deLorimier, Michael (2006) Floating-point sparse matrix-vector multiply for FPGAs. Master's thesis, California Institute of Technology. http://resolver.caltech.edu/CaltechETD:etd-05132005-144347
Large, high density FPGAs with high local distributed memory bandwidth surpass the peak floating-point performance of high-end, general-purpose processors. Microprocessors do not deliver near their peak floating-point performance on efficient algorithms that use the Sparse Matrix-Vector Multiply (SMVM) kernel. In fact, microprocessors rarely achieve 33% of their peak floating-point performance when computing SMVM. We develop and analyze a scalable SMVM implementation on modern FPGAs and show that it can sustain high throughput, near peak, floating-point performance. Our implementation consists of logic design as well as scheduling and data placement techniques. For benchmark matrices from the Matrix Market Suite we project 1.5 double precision Gflops/FPGA for a single VirtexII-6000-4 and 12 double precision Gflops for 16 Virtex IIs (750 Mflops/FPGA). We also analyze the asymptotic efficiency of our architecture as parallelism scales using a constant rent-parameter matrix model. This demonstrates that our data placement techniques provide an asymptotic scaling benefit.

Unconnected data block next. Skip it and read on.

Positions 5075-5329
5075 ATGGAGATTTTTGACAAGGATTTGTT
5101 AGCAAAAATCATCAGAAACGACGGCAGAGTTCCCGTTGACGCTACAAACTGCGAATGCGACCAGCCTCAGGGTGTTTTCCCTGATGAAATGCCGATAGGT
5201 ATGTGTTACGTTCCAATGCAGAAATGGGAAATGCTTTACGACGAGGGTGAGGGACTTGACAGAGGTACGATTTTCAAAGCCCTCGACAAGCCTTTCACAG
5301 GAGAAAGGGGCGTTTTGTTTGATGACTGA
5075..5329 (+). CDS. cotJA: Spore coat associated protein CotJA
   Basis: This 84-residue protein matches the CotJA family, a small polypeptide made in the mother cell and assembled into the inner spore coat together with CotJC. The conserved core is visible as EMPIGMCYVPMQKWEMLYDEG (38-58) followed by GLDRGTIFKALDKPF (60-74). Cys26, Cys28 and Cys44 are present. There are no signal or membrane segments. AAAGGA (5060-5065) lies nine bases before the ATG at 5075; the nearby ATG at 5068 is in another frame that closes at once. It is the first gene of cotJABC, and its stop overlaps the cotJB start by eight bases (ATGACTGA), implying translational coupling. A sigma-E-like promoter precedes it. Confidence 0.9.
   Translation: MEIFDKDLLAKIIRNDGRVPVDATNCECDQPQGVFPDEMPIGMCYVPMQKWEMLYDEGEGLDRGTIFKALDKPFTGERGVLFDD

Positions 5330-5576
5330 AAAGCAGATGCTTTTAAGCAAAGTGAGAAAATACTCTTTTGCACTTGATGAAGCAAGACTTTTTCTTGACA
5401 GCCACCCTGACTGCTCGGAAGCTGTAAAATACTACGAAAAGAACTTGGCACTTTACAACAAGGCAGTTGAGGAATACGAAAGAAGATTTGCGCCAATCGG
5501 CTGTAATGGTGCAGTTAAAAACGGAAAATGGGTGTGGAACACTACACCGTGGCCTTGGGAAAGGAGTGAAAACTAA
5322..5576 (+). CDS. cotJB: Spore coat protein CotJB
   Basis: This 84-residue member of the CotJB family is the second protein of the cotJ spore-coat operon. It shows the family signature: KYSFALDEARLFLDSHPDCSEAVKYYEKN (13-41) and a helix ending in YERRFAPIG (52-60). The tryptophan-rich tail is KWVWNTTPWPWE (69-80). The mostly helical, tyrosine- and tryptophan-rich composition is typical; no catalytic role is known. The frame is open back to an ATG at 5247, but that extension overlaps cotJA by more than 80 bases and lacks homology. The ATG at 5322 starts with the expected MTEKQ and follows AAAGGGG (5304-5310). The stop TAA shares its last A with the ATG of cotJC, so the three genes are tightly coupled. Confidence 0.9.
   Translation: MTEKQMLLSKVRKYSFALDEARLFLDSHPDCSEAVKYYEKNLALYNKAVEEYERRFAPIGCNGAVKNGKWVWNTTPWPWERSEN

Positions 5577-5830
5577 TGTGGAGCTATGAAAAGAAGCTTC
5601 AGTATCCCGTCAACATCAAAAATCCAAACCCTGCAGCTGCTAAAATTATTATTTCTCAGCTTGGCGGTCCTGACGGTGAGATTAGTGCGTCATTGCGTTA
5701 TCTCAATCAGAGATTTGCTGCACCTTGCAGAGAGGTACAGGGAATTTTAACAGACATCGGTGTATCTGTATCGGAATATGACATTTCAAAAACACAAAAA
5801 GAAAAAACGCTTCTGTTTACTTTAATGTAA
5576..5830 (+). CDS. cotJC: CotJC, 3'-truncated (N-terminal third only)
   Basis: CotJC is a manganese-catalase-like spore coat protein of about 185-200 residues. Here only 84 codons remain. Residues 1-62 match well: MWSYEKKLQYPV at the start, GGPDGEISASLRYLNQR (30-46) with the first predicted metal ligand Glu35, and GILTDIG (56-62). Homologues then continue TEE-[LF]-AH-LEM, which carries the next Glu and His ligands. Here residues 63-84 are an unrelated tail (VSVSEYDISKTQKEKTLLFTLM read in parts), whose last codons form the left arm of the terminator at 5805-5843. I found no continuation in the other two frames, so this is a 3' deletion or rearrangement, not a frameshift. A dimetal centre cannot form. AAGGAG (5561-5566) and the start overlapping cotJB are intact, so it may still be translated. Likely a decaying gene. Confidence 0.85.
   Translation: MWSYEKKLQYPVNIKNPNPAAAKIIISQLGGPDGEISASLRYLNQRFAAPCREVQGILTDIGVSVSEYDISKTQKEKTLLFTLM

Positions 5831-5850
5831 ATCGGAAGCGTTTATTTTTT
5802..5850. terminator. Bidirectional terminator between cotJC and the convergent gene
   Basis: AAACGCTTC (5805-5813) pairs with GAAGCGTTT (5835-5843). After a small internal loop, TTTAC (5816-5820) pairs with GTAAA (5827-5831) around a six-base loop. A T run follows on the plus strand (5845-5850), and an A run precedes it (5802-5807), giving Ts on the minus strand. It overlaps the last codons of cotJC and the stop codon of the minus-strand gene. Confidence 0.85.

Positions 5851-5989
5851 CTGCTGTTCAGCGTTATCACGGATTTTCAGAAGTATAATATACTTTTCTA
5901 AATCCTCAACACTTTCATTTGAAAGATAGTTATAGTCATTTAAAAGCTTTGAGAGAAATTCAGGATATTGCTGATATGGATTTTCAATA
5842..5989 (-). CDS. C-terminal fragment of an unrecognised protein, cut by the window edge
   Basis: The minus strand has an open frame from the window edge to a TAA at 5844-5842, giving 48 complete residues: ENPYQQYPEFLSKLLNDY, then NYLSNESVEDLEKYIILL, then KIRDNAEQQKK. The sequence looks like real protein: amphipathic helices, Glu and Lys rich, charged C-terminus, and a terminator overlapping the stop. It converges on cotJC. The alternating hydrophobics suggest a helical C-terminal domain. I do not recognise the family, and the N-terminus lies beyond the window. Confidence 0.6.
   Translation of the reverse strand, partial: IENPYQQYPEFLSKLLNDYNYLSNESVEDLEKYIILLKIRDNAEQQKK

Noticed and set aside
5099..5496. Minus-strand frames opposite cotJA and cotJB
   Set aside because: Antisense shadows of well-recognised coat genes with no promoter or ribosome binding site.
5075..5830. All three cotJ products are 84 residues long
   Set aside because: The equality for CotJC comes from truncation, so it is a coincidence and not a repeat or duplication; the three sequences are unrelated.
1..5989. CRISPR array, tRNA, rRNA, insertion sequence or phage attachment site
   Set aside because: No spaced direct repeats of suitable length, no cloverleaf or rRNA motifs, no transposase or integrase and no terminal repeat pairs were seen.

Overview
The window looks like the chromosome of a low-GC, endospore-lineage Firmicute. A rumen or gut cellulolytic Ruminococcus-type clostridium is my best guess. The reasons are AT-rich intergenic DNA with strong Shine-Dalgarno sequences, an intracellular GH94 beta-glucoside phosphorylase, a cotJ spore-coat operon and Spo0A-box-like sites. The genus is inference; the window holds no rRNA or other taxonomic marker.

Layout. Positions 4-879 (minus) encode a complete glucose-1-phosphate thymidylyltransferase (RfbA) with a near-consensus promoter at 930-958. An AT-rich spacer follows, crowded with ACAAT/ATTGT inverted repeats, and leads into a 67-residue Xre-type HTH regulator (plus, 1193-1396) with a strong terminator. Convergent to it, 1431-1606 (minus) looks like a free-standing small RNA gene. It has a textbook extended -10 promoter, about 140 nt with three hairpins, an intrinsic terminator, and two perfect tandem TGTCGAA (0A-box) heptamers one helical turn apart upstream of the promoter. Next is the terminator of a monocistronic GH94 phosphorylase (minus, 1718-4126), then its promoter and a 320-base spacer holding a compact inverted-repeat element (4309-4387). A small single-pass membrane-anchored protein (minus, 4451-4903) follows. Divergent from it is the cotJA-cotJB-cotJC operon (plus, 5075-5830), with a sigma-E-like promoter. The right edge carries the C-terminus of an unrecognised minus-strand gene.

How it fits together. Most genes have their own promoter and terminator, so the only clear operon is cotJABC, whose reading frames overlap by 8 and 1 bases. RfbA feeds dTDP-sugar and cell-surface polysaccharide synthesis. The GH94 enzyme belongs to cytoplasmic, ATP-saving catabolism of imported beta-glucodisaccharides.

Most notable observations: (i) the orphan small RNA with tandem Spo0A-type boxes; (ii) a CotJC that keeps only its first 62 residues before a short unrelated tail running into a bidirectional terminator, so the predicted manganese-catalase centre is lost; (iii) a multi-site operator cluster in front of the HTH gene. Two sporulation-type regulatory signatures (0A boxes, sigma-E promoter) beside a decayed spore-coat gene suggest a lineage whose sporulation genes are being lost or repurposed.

While FPGA performance is attractive, higher performance is possible if we re-balance the hardware resources in FPGAs with embedded memories. We show that sacrificing half the logic area for memory area rarely degrades performance and improves performance for large matrices, by up to 5 times. We also 0 the performance effect of adding custom floating-point using a simple area model to preserve total chip area. Sacrificing logic for memory and custom floating-point units increases single FPGA performance to 5 double precision Gflops.
|Item Type:||Thesis (Master's thesis)|
|Subject Keywords:||Floating Point; FPGA; Reconfigurable Architecture; Sparse Matrix|
|Degree Grantor:||California Institute of Technology|
|Division:||Engineering and Applied Science|
|Major Option:||Computer Science|
|Thesis Availability:||Public (worldwide access)|
|Defense Date:||5 June 2005|
|Author Email:||mdel (AT) cs.caltech.edu|
|Default Usage Policy:||No commercial reproduction, distribution, display or performance rights in this work are provided.|
|Deposited By:||Imported from ETD-db|
|Deposited On:||13 May 2005|
|Last Modified:||26 Dec 2012 02:41|
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